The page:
I don’t believe we need be fearful, but I do believe we need to get involved and stay involved. Choose your issue, put it at or near the top of your list, and make sure you’ve done something each week to help. Donate to support legislative advocacy, show up for marches, contact your elected representative, volunteer to help. And do what you can to assist those who are now struggling to find safety and security. Let them know, firsthand and in-person if at all possible, that you’re one of the good guys.
The story of Israel’s enslavement in Egypt jumps from them being free to them being oppressed. It probably didn’t happen that way. It takes time for rights to be destroyed. It takes public approval or, at the very least, public apathy for these things to happen. We mustn’t allow that to happen here. While we are free, we must work to remain free, to help others remain free. Thus far, America’s institutions still retain the possibility for achieving that. As proud Americans, we simply must do what we can to keep American institutions strong.
Abraham ibn Ezra, who lived and taught in 12th century Spain, identified one passage in the Torah as the number one ingredient to purposeful and worthwhile living. From Exodus 23:25, “Va’avad’tem et Adonai Elohekha … you shall serve Adonai your God.” For some, this works. Do God’s will and all will be well. For others, it works to view this figuratively: think, identify life’s highest goals, and pursue them with vigor, with passion, with a sense that everything depends on this. Because these days, it just might.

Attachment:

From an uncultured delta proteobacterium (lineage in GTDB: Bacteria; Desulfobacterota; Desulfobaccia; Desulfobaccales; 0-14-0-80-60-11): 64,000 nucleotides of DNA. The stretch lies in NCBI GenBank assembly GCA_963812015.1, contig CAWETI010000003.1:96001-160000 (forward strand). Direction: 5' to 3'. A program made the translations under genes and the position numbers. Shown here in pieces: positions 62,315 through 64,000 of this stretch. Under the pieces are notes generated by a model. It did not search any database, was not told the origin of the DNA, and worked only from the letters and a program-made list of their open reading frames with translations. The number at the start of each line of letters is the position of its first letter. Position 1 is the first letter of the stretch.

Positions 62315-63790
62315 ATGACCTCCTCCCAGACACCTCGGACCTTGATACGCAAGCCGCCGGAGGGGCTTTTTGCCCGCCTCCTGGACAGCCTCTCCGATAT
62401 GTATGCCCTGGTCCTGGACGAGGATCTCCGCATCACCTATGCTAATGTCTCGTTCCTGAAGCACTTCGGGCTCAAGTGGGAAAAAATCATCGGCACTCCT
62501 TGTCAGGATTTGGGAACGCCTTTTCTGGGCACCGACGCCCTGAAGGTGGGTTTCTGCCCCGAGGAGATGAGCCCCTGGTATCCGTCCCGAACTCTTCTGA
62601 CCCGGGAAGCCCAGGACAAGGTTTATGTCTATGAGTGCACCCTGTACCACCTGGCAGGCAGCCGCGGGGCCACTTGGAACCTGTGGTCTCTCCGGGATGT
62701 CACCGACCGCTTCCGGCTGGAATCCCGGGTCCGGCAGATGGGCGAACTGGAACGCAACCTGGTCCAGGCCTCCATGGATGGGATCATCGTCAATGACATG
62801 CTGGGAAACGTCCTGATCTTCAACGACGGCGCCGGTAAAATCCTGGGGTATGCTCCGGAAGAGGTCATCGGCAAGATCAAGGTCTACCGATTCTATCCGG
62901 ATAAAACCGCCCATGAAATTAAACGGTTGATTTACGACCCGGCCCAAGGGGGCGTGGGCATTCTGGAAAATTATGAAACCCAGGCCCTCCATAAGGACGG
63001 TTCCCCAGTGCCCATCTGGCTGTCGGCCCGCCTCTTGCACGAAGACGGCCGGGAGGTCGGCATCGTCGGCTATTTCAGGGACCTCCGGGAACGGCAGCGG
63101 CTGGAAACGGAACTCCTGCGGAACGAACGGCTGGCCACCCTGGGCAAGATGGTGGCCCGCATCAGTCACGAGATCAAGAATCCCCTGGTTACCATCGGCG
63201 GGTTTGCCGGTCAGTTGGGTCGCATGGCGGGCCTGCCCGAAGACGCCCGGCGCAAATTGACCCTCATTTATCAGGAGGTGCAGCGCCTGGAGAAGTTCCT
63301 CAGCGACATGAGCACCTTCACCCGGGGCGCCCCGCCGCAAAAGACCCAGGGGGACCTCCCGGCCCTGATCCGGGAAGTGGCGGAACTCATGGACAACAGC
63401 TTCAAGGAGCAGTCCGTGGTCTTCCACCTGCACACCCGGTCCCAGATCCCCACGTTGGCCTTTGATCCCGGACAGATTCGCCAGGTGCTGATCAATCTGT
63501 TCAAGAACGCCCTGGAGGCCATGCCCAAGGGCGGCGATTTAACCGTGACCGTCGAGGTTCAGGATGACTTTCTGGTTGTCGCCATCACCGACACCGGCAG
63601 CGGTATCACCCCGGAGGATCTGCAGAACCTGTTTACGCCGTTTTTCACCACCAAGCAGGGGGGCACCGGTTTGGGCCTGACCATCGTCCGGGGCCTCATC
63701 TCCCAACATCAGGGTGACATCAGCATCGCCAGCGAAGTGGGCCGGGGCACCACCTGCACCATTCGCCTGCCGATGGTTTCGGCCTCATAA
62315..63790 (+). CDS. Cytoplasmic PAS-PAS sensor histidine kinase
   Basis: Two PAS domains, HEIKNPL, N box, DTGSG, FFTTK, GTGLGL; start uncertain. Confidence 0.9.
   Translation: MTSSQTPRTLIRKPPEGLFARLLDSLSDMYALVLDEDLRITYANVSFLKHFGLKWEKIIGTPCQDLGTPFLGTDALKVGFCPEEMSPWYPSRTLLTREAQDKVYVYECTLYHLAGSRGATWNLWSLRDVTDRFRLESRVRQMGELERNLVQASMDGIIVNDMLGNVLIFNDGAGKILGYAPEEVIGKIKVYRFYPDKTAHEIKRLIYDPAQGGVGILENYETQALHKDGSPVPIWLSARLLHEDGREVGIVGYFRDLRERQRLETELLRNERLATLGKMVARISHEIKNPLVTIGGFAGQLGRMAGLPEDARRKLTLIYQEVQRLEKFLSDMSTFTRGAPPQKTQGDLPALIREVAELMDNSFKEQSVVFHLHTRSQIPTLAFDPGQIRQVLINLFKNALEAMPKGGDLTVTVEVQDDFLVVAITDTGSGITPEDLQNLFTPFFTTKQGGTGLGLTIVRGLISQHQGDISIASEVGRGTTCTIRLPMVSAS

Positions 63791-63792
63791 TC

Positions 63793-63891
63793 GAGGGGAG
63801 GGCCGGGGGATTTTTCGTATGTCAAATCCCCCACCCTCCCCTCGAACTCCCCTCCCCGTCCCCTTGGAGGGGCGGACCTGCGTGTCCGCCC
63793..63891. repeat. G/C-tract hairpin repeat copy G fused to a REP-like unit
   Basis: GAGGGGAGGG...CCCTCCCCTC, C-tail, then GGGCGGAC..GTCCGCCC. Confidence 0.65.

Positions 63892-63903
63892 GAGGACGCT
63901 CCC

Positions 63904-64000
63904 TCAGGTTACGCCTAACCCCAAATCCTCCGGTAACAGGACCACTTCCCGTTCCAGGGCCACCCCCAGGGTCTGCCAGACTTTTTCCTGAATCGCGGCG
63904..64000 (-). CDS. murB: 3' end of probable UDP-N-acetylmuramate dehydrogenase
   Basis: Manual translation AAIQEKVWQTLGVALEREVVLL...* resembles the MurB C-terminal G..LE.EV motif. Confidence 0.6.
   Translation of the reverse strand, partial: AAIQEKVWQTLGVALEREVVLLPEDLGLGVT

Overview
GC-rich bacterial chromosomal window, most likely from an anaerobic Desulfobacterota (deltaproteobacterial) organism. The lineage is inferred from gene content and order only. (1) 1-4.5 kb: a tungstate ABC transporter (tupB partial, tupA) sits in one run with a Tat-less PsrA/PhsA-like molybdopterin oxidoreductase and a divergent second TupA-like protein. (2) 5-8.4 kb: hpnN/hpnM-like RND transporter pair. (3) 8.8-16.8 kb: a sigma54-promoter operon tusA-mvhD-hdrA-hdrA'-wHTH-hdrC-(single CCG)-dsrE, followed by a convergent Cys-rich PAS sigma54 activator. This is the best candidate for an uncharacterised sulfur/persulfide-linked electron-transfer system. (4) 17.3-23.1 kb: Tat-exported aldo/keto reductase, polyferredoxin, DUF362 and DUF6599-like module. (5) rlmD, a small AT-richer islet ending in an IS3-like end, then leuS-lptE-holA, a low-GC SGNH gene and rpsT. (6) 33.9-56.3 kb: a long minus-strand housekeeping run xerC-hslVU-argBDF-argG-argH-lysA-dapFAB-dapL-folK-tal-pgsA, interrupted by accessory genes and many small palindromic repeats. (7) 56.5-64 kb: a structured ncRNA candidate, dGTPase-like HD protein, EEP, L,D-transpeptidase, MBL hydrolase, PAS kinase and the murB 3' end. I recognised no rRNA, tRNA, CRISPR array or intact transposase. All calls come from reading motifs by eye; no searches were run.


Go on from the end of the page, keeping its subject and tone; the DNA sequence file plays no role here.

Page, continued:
Once upon time, an anonymous rabbi was walking in the woods behind the dog park with his best pal, Charlie. He was soon joined by a man who lived nearby but who was born and raised in Ireland. The man was planning to go back and visit his brothers, two of a total of seven, who still live in Cork. But he couldn’t decide which brother to stay with. The very wise rabbi suggested he stay with whichever one will be less bothered by his choice. The man said that neither brother would be happy. The exceedingly wise rabbi suggested he invite both brothers to come stay with him. The man said that would never work. The increasingly impatient rabbi asked why. The man said, “Because my brothers haven’t spoken to each other in years.” The rabbi thought, “This is why I like dogs – they may never speak but they never stop loving either.”
We have so much to learn, don’t we? It’s a new year. May 2019 be one in which the lists we make include the value of letting go of petty disappointments, and of embracing the larger and more important connections in our lives life … between brothers, between neighbors, between everybody.
Happy new year. Shabbat shalom.